Because we can’t let the fact that campus carry wasn’t a factor disrupt the narrative . . . Fatal shooting of Texas Tech officer renews debate over 2016 campus carry law despite shooter’s age
Texas allows licensed handgun owners to carry a concealed weapon on many areas of public four-year university campuses, but the minimum age to get a license to carry is 21 (military veterans and active members are the exception). The alleged shooter, then, would have likely been too young to legally carry a concealed handgun.
The Texas chapter of Students for Concealed Carry said on Twitter that there is “no evidence” the law had an impact on the Texas Tech shooting, citing the suspect’s age.
Still, the Texas Democratic Party called the law enacted by the Republican-controlled legislature allowing the carrying of concealed firearms on college campuses a “dumb and dangerous idea” as it shared a link to ongoing coverage on its official Twitter account.
The Voxen recount the NRA’s long march toward greater firearms freedom . . . How the NRA resurrected the Second Amendment
Experts and historians in this field told me that this deterioration has been decades in the making, as the top organization of the gun lobby, the National Rifle Association, took part in a decades-long, massive political campaign that helped alter Americans’ — and even the courts’ — views of gun rights and particularly the Second Amendment.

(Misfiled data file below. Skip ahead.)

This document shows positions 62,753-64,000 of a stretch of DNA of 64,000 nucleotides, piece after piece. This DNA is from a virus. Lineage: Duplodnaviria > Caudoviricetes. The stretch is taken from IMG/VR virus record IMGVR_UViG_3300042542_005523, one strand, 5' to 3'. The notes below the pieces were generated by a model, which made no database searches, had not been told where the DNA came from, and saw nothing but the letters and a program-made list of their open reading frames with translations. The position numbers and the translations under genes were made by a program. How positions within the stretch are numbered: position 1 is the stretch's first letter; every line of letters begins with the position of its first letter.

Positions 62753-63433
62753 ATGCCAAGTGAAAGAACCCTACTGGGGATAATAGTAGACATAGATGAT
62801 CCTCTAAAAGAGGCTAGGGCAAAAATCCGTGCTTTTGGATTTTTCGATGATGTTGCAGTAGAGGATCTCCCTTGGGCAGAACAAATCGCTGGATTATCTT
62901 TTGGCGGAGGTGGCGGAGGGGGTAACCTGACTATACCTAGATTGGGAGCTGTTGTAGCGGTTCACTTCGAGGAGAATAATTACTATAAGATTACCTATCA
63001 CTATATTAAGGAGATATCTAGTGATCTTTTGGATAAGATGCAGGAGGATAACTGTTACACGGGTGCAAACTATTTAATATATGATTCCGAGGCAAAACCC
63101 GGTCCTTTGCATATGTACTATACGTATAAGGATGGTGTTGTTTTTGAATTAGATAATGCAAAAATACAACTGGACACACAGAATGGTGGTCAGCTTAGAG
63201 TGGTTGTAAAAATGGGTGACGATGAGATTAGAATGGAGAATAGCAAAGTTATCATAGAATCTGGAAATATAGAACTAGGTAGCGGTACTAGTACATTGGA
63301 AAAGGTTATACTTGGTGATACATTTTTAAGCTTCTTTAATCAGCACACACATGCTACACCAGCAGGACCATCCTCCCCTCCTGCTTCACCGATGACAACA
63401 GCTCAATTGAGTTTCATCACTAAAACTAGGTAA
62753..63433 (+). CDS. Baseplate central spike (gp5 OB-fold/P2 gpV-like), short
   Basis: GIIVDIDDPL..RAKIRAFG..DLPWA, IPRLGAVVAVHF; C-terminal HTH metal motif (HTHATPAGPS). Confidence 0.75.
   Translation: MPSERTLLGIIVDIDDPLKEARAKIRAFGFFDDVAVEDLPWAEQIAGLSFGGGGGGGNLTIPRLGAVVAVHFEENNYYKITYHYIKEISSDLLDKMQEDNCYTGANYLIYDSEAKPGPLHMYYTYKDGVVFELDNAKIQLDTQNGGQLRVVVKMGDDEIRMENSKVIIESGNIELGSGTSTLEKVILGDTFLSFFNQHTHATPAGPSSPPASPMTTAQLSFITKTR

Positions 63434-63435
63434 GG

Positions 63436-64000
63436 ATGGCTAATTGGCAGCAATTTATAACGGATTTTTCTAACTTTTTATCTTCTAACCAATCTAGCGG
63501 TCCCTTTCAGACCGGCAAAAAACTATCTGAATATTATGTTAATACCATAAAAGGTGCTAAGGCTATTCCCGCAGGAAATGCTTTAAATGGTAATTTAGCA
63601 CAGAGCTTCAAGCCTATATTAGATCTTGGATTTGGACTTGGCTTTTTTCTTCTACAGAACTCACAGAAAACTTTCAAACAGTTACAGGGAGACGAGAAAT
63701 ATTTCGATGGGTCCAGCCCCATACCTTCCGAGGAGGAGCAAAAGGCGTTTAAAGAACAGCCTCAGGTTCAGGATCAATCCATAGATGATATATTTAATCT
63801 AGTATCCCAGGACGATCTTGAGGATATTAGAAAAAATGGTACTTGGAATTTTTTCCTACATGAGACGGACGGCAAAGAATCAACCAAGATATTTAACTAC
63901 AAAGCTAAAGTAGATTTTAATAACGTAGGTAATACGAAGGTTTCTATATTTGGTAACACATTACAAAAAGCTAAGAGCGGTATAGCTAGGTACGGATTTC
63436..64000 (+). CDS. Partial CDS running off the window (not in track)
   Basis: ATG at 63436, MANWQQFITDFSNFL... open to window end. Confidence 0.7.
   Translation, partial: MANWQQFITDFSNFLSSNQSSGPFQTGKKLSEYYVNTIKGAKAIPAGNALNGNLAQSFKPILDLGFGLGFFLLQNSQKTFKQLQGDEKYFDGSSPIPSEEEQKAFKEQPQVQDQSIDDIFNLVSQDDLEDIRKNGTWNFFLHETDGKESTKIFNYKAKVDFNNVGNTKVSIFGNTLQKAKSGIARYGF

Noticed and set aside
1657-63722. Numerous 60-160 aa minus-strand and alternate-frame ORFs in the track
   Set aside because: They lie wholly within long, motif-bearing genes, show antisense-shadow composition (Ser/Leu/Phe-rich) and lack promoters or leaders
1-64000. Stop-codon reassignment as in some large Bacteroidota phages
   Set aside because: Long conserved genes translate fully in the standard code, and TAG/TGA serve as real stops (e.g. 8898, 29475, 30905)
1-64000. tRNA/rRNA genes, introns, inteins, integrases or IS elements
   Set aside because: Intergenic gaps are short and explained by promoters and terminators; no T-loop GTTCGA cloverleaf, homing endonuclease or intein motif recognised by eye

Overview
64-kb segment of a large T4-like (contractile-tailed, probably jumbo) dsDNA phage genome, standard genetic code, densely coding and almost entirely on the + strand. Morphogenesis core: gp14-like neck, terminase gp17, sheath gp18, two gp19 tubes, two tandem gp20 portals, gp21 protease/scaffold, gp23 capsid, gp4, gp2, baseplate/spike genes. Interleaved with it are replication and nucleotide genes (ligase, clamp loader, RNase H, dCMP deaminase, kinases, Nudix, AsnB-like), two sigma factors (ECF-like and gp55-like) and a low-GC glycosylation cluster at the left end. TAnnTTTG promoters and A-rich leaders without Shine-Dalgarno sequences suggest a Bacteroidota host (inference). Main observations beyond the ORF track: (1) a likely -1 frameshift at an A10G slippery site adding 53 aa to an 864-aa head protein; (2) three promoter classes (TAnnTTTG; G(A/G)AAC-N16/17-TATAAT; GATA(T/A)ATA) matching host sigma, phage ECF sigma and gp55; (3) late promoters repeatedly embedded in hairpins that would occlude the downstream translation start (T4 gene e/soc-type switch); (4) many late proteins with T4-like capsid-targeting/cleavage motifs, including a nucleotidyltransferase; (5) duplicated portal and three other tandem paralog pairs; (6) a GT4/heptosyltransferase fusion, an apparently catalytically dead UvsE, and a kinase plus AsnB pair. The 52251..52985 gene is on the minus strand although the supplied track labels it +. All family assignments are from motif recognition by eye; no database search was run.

In doing this, the NRA shifted the country from the view that the Second Amendment is about the federal government’s role in state-run militias to one that it’s really about individual Americans’ right to bear arms. Through this constitutional shield, America’s gun rights enthusiasts have been able to tilt the country’s politics dramatically to the right on this issue.
They always over-reach . . . Democrats propose ban on high-capacity magazines in wake of Las Vegas attack
Democrats are planning to introduce legislation to ban high-capacity ammunition magazines in the wake of the Las Vegas attack that left at least 59 people dead and nearly 500 more injured.
The proposed ban on the transfer, importation, or possession of magazines that hold more than 10 rounds of ammunition follows separate legislation to ban “bump stocks”, the novelty device that Stephen Paddock appears to have used to make semi-automatic rifles mimic the rapid fire of a fully automatic weapon.
If they didn’t have double standard, they wouldn’t have any at all . . . Why Does The Left Contradict Itself On Gun Rights Versus Abortion Rights?
However, the Left’s philosophy regarding guns and abortion contains a contradiction that it isn’t willing to confront. Jimmy Kimmel, in what I believe was a genuinely heartfelt and sincere late-night response to the Las Vegas shootings, exposed that hypocrisy. “When an American buys guns then there is nothing we can do about that,” he said sardonically. “The Second Amendment, I guess, our forefathers wanted us to have AK-47s is the argument, I assume.”